Book Description on Amazon
Stop Paddling/Start Sailing is an amazing book. The concept was born out of a period of hypomania when the author, unable to sleep, imagined a very different way of looking at his life and life in general.
These imaginings give rise to the central theme of a journey on the river of life. The main story is overlaid on the fantasy journey, bringing real people and events in, to tell of times spent in and out of psychiatric wards.
He makes no attempt to write an autobiography detailing each and every high and low – mania and depression. He instead focuses on 3 of the episodes that landed him in hospital during the year before and after his diagnosis. You may be surprised to hear the author say that being diagnosed was a good day, after years of having psychological problems that could not be named.
This book has been described as a gentle introduction to bipolar disorder. It goes some way beyond this as it also gently introduces the idea of using memetics (a bit like genetics but relating to thoughts) as a tool that can be used alongside other self management techniques. This is a big step away from the wisdom of a few years ago when psychiatrists would tell patients it was all about finding the right combination of drugs.
It is suggested that memetics can dispel thoughts & feelings such
as, "It all depends on me" and the other extreme "I can't
do anything about it" and thus reduce the risk of future disorder.
Stop Paddling/Start Sailing contains a gentle introduction to the idea of using knowledge of memes to improve mental health.
Explaining the concept of memes can be a challenge for just about anyone. It seems to be so alien to the way most of us were brought up and yet once grasped it is so logical.
What others have said about memes:
1. Extract from The Meme Machine by Susan Blackmore: "...when you imitate someone else, something is passed on. This something can then be passed on again, and again, and so take on a life of its own. We might call this thing an idea, an instruction, a behaviour, a piece of information but if we are going to study it we shall need to give it a name. Fortunately, there is a name. It is the Meme."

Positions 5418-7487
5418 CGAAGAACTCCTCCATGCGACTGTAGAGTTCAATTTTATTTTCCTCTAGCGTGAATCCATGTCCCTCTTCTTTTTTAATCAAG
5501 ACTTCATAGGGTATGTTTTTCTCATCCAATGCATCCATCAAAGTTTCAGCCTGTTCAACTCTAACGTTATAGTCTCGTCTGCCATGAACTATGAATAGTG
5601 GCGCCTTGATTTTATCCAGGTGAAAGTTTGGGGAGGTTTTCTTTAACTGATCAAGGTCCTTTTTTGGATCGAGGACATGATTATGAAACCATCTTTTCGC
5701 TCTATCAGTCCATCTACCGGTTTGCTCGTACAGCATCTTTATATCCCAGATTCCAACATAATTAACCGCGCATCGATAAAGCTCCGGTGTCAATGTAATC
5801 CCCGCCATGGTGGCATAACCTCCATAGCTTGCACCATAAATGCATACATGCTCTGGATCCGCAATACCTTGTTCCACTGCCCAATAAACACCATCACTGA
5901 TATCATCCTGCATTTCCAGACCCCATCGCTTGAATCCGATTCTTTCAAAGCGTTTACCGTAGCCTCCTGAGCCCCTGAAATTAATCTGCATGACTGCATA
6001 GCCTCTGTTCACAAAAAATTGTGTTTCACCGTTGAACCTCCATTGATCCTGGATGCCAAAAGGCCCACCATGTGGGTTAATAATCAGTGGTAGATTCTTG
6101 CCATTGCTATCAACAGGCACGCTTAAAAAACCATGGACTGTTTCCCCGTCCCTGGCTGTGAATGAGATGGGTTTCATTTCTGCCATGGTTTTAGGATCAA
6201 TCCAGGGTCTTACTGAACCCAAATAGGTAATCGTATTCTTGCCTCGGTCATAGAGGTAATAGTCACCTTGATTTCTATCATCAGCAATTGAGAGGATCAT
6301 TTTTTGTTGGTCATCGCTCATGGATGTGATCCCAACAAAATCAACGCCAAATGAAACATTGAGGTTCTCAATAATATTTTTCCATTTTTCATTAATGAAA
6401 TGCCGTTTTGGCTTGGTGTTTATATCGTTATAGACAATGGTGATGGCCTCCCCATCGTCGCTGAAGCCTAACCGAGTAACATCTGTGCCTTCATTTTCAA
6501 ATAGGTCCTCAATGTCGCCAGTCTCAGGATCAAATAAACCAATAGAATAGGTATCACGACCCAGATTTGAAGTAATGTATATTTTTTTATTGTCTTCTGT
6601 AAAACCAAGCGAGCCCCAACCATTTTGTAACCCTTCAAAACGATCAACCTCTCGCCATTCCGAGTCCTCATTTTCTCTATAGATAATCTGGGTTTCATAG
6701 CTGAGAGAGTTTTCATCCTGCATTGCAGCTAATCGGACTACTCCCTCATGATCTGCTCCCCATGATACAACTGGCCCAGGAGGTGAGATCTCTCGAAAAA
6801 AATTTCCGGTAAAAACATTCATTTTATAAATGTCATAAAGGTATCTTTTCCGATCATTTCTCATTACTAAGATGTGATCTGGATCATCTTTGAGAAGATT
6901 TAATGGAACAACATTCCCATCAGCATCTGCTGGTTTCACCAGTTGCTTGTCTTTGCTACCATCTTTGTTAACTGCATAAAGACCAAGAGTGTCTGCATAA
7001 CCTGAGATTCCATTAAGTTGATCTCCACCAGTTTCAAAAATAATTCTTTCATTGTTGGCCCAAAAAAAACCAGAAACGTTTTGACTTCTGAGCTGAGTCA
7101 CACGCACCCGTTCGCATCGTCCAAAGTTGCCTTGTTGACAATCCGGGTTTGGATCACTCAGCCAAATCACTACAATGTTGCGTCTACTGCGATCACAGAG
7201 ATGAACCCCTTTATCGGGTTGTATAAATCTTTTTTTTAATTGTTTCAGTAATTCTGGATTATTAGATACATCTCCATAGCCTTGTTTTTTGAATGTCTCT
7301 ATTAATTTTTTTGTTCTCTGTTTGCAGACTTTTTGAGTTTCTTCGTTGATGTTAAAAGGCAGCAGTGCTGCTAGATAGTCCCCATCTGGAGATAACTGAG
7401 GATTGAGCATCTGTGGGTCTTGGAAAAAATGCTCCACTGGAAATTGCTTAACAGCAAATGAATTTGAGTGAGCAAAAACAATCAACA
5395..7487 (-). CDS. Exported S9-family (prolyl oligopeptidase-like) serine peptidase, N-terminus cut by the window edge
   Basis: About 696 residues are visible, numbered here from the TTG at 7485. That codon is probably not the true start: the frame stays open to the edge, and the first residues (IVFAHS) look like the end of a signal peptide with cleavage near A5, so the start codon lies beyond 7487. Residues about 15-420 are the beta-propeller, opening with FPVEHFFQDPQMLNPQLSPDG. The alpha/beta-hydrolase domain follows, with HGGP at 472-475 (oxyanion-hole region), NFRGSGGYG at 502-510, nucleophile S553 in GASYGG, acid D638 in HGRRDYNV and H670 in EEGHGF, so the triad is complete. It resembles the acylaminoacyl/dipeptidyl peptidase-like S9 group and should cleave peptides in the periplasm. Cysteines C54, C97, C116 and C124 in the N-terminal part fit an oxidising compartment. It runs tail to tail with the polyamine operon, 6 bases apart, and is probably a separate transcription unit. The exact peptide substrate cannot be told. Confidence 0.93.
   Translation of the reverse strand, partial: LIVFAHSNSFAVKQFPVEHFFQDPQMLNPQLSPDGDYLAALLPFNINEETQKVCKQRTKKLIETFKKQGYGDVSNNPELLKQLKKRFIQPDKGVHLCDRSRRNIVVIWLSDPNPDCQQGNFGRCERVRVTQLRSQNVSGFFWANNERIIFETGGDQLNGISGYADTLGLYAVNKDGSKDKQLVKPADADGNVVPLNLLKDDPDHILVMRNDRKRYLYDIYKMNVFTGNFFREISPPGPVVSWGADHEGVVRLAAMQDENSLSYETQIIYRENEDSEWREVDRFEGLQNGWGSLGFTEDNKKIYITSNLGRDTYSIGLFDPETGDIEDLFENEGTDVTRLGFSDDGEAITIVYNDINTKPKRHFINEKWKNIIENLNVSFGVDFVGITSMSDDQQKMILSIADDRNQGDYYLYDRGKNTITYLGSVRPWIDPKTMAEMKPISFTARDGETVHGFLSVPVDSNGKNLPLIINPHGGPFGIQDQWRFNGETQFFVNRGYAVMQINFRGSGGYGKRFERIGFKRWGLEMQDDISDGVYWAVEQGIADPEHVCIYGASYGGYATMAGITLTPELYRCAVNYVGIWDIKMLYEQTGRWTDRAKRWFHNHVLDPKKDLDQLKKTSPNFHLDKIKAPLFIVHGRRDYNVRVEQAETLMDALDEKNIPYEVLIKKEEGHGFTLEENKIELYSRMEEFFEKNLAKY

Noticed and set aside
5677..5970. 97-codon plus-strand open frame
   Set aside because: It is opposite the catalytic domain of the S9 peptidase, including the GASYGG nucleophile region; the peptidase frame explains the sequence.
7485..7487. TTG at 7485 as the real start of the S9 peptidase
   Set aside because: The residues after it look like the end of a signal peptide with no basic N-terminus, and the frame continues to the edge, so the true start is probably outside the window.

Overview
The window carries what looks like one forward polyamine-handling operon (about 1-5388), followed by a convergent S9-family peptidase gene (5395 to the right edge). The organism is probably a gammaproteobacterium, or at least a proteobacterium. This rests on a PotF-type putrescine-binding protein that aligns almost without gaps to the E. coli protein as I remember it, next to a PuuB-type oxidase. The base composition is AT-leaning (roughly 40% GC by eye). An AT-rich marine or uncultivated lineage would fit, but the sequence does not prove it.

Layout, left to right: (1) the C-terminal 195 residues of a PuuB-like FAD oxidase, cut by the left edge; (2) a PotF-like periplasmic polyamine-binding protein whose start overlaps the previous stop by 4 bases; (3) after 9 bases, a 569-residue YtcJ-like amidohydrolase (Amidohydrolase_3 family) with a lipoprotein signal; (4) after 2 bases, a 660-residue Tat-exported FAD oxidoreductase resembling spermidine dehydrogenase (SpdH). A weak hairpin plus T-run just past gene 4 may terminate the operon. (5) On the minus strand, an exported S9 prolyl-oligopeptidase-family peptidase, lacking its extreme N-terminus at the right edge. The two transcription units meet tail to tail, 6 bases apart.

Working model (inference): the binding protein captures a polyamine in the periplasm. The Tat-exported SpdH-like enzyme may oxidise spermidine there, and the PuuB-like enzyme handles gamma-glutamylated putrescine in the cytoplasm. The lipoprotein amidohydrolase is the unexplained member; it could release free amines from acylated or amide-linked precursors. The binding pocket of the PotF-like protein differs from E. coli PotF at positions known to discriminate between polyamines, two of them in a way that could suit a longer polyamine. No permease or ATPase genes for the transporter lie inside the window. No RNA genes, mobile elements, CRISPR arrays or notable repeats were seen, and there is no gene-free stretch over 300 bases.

2. Oxford English Dictionary: "Meme - An element of culture that may be considered to be passed on by... imitation."
3. After reading the book, Roger's mother (at ager 76) correctly summarised: "A meme is any idea that can be passed on repeatedly from person to person."
4. It is worth considering: "Not all thoughts are memes… but memes have become the tools with which we think."
5. In 1991 D. Dennett realised: "Memes restructure a human brain in order to make it a better habitat for memes."
6. In less than perfect English: "Our memes is who we are." (S. Blackmore 1999)
Stop Paddling/Start Sailing uses boating metaphors to bring life to these ideas. Initially we believe the actress Katharine Hepburn's observation that, "As one goes through life, one learns that if you don't paddle your own canoe, you don't move." As we read Stop Paddling we start to realise there is an alternative and at least as valid way to look at life.
If you are looking for something more complex than our gentle introduction, a lot more has been written about memes and memetics, much of this can be found via this site: http://users.lycaeum.org/~sputnik/Memetics/. Be sure to read several articles as it is a big subject and anyone article is unlikely to give a full picture.
There again obtaining a copy of Stop Paddling/Start Sailing is a good starting point if you want to consider whether knowledge of memes/memetics can help with your mental health or to understand other's mental health.